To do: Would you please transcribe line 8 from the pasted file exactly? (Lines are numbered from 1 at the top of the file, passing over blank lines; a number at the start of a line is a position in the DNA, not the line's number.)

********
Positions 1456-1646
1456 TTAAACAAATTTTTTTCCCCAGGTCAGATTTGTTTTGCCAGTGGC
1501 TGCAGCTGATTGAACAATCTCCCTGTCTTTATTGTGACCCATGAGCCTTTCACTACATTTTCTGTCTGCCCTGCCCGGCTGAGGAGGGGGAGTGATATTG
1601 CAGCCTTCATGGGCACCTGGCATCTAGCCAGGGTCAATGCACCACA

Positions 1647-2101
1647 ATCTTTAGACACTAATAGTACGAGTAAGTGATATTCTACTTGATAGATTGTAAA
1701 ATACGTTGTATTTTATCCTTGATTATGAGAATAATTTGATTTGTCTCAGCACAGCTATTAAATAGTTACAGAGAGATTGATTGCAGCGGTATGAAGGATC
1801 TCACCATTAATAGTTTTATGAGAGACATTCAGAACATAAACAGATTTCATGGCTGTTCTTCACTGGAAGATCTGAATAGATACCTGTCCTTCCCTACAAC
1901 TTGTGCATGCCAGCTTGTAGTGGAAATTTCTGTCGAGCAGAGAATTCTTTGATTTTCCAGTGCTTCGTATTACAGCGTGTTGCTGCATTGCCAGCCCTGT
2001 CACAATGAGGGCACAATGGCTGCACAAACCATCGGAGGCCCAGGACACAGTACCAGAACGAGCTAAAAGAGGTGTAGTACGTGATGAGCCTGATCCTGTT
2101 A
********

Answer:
1801 TCACCATTAATAGTTTTATGAGAGACATTCAGAACATAAACAGATTTCATGGCTGTTCTTCACTGGAAGATCTGAATAGATACCTGTCCTTCCCTACAAC